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Pull a Fifth Wheel With A Short Bed Truck

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Towing A Fifth Wheel With A Short Bed Truck.

You can tow a fifth wheel trailer with a short bed truck without using a slider hitch. And it is possible for trucks with beds shorter than 6 feet to tow a fifth wheel trailer by using a Sidewinder Hitch. The Sidewinder replaces your normal 5th wheel hitch and extends the king pin forward of the Fifth Wheel, which moves the Fifth Wheel back toward the rear of the trucks bed.
NOTE: It is not recommended to use a Sidewinder with a slider hitch.

When a truck is towing with a standard king pin, the 5th wheel turns or pivots at the hitch. With the sidewinder, the pivot point is moved closer to the tailgate, creating more space in between the truck cab and trailer when making sharp turns. This extra space also provides more cargo space for things such as toolboxes which couldn't fit in the bed before, and the new pivot point makes the trailer track better behind the truck for easier towing.

The Sidewinder is available in the heavy duty 19K, Standard 16K, and the Fifth Airborne Sidewinder with Air-Ride in 16K. The Fifth Airborne Sidewinder allows you to get the benefits of both the Sidewinder and Fifth Airborne Air-Ride king pin. All move the pivot point 22 inches toward the rear of the truck. Some 5th wheel campers have a front that is specially designed to work with short bed trucks. If your 5th wheel is built to be compatible with a short bed truck the information below is not relevant, as the trailer is designed to provide turning clearance for a short bed truck.

Short Bed Clearance Formula

Here is a formula you can use to determine if you will have enough turning clearance with your 5th wheel. Measure the distance from the center of the 5th wheel hitch head, or center of the rear axle if the truck does not have a 5th wheel hitch installed, to the back of the trucks cab. The distance needs to be 4 inches longer than 1/2 of the width of your 5th wheel camper. As an example, the distance from the center of the axle or hitch head to the back of the cab is 54 inches. Measure the trailers front end width and divide by 2. As an example let's say the 5th wheel front end is 8 feet wide (96 inches) divided by 2 = 48 inches. 54 inches minus 48 inches gives us a clearance of 6 inches which is more than the 4 inches needed, so the turning clearance is ok.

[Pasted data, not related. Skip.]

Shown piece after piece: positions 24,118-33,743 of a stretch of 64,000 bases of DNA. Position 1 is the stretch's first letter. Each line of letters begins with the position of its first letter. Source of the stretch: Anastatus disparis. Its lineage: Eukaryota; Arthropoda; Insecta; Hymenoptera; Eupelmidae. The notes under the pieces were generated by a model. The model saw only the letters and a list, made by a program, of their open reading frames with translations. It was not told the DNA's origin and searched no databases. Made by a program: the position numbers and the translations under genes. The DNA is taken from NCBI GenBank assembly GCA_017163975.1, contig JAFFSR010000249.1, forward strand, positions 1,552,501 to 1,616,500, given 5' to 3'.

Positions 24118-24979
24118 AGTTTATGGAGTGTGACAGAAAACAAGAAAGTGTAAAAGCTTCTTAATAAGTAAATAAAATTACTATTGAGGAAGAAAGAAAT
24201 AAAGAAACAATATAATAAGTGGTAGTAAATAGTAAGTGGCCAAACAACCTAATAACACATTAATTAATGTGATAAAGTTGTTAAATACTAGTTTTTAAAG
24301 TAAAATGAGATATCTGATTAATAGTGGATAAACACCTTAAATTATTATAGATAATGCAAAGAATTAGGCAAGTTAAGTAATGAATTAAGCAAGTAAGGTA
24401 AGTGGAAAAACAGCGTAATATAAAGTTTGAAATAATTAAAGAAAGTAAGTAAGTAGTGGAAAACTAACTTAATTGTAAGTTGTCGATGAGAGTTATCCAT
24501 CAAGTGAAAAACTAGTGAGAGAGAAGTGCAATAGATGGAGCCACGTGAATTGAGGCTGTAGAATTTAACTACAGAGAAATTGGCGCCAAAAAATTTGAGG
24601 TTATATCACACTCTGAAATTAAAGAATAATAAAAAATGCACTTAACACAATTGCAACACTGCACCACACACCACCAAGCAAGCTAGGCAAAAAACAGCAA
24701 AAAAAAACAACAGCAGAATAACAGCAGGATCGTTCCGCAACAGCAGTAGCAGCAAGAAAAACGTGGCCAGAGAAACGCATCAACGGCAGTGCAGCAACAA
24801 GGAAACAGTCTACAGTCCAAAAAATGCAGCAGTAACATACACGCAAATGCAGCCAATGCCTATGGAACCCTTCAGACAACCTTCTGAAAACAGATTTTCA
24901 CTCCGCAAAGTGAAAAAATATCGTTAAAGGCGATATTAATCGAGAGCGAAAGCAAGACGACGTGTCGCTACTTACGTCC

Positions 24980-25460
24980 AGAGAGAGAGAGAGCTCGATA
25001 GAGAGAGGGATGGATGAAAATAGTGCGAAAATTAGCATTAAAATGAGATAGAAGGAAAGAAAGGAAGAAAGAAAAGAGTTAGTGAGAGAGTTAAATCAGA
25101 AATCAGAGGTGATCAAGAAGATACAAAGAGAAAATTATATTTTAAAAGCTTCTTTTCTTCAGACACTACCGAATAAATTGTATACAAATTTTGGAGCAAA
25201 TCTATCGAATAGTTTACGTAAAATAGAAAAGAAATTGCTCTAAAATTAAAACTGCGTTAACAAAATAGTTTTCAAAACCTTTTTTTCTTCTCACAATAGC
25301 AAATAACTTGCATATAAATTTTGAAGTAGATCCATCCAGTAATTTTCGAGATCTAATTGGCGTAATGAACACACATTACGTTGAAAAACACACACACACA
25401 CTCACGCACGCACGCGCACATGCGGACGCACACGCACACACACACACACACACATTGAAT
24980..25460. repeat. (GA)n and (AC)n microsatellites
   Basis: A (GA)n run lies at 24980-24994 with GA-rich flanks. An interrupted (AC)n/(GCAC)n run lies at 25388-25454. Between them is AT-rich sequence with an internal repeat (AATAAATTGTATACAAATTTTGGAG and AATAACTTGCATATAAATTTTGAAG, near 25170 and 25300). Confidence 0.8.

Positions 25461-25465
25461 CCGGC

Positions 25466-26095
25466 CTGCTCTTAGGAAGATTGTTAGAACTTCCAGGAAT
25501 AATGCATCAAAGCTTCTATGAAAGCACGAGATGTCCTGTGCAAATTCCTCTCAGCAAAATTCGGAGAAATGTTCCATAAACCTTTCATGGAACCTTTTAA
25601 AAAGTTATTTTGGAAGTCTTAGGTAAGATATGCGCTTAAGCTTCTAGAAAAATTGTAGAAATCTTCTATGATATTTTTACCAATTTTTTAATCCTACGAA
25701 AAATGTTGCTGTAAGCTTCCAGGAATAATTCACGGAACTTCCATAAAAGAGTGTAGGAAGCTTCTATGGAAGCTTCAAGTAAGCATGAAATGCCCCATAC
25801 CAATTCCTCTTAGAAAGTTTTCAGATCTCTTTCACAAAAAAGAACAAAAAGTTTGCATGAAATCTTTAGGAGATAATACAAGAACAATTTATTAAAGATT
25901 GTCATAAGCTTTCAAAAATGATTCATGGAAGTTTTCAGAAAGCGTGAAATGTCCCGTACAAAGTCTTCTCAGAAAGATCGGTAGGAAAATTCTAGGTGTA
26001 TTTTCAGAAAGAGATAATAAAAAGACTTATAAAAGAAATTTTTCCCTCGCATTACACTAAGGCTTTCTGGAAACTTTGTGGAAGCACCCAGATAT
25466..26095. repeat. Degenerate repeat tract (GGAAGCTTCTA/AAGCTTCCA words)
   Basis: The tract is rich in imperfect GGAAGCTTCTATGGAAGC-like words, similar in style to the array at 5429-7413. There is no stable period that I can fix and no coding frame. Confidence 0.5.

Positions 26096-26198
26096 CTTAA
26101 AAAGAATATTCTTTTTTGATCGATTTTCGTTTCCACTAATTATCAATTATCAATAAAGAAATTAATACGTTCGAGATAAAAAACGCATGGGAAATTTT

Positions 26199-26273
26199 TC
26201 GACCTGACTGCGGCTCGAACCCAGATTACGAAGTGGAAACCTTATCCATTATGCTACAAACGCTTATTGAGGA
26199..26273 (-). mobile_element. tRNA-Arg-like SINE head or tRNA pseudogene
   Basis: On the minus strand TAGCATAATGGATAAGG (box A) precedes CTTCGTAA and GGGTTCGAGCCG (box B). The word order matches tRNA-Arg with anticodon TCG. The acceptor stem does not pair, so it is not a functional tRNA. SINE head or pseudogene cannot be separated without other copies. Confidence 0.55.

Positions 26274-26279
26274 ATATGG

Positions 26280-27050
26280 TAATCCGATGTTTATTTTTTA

Using a Slider Hitch to Pull a 5th Wheel

If the clearance is less than 4 inches then the front of the 5th wheel is going to hit the cab when making a tight turn. To solve this problem you can install a slider hitch. Using a slider hitch will increase your turning clearance by the length of the hitch's slider. If you install a slider hitch that slides 12 inches, you would add the 12 inches to your measurement from the center of the axle to the cab. So as an example if we measure the from center of axle to cab and get 40 inches, we would add 12 inches for the slider hitch to the 40 inches for a total of 52 inches. 52 inches less half of the 5th wheel front width would give us 52 - 48 inches for a clearance of 4 inches which would be acceptable.

So to sum up. There are two types of short bed hitches available. The Slider Hitch and the Sidewinder Hitch. Both move the 5th wheel back toward the tailgate and allow sharp turns without the 5th wheel hitting the cab. Before purchasing a hitch you need to take measurements to make sure you have the 4 inches of clearance needed.

Below is an informative video on how a slider hitch works and the drawbacks of other types of short bed hitches.